This week, the first major movie of the fall, David Fincher’s Gone Girl, hit multiplexes to more or less widespread acclaim. (For what it’s worth, my boss J.R. Jones, America’s most reliable film critic, wasn’t a fan.) The release of a new Fincher film feels like a major event at this point, so endeared is he to moviegoers of mainstream and more refined tastes alike. Personally, I have a complicated relationship with his films, which are hardened, meticulously structured gadgets with rigid-to-the-point-of-oppressive narratives and terse visual sensibilities. I tend to prefer rustic, looser, more spontaneous and handmade films—the antithesis of Fincher’s, essentially—but the technique on display is too impressive not to appreciate. Plus, I’ve gradually warmed myself to Fincher’s occasionally callous touch. Known for his Kubrickian tendency to shoot the same scene dozens and dozens of times over, the director has earned the nickname “40 Takes” Fincher, and it’s easy to detect such tedium in his work—but his films are ultimately so efficient and breezy they essentially efface his mechanical methods. Somehow, he makes the most painstaking, heavily orchestrated sequences—like The Social Network‘s arduous, dialogue-spinning opening scene—seem effortless and natural, and there’s a certain kind of beauty in that. You can find my five favorite Fincher films below.
5. Alien 3 A true curio, seemingly the director’s least personal work until you realize it anticipates the anarcho-feminism of The Girl with the Dragon Tattoo and the grimy, pestilential machismo of Fight Club. By no means a great or even good film, but a fascinating one.
4. The Social Network Probably his most highly regarded film, and for good reason. It’s hugely entertaining, which actually sort of contradicts its messy and pessimistic worldview. This subversive irony isn’t unique to Fincher—Steven Spielberg has a penchant for sneaking some bleak themes into relatively congenial material—but he’s nevertheless mastered the technique. Also his funniest movie, after the grimly satirical The Game.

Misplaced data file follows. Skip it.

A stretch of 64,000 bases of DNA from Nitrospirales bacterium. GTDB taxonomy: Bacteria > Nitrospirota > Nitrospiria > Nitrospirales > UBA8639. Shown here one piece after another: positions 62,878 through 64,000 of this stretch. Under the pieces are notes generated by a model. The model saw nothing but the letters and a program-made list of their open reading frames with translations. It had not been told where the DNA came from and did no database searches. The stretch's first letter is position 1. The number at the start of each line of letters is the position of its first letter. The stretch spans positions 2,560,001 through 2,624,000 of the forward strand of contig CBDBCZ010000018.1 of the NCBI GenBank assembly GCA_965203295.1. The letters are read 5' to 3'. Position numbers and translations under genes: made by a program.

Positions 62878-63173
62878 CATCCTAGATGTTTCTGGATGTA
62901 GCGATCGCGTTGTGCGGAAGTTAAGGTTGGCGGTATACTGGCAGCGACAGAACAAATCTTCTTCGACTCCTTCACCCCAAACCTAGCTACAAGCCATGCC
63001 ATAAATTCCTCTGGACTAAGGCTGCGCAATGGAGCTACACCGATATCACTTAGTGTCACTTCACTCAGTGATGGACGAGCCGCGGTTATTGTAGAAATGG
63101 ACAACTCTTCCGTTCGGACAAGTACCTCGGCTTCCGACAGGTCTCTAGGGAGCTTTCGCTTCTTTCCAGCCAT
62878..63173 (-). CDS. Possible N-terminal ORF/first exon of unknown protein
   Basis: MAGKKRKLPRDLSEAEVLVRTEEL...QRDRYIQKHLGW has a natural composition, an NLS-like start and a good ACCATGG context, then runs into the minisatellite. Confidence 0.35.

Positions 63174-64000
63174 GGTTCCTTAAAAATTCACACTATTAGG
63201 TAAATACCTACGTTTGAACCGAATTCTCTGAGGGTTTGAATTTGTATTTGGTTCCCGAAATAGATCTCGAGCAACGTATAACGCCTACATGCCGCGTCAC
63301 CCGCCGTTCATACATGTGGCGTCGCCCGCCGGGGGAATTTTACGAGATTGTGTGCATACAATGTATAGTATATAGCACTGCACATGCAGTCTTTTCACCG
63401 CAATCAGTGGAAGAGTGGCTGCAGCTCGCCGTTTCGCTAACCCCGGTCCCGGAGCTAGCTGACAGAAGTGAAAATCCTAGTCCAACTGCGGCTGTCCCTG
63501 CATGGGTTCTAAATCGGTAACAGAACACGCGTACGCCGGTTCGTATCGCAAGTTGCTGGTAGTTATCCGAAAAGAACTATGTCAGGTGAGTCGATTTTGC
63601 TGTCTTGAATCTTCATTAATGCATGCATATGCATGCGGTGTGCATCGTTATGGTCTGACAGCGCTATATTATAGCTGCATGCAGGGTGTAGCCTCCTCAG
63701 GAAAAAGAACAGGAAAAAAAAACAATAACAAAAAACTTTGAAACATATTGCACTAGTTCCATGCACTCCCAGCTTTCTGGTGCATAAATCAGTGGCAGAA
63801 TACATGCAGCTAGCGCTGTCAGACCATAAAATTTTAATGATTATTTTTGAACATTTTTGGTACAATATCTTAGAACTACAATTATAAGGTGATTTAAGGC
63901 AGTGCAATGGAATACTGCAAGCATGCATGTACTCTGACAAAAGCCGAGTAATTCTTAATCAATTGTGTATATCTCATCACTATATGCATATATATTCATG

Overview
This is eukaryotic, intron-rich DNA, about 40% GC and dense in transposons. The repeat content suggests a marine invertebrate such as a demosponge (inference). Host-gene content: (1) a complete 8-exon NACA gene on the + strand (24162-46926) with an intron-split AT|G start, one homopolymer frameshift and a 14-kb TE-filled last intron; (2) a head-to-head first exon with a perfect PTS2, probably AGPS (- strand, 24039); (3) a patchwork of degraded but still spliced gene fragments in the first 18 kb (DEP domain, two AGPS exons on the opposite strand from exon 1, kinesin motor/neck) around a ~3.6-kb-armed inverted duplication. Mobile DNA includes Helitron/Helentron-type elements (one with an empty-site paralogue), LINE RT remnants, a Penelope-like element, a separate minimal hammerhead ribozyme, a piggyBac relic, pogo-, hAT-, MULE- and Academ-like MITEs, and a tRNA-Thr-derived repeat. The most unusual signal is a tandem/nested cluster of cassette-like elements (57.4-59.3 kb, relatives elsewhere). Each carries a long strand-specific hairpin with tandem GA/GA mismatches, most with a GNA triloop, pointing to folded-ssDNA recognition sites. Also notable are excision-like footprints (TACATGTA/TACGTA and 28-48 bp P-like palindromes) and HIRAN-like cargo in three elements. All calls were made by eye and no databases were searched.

3. Seven Fincher’s best films are his procedurals, and the next three movies on this list form a loose trilogy in my mind. Seven is an expert genre riff, littered with references to classic noir and the experimental cinema of Stan Brakhage. It’s a film-critic cliche to describe a location or setting as “another character” in the movie, but the nameless, foreboding metropolis of Seven, with its endless gray skyscrapers and incessant, pounding rainfall, is one of Fincher’s most daunting creations, a “character” in the sense that it guides the action more than the actual characters do.
2. The Girl with the Dragon Tattoo There’s something alluring about watching skilled professionals practice their craft onscreen, and here, Fincher, to quote Ben Sachs in his capsule review, “[makes] information technology eerily seductive.” The film is among Fincher’s most metaphysical, illustrating the white-collar and therefor invisible labor of his characters with an elegant and highly organized visual design that, similar to The Social Network, emblazons the vulgar, dime-store material.
1. Zodiac Fincher’s masterpiece, a neoclassic tale of desire and obsession in which solving a crime becomes less important than the experience of solving it, and the procedural process is less a function of labor than an exercise in art-making. This single image really says it all: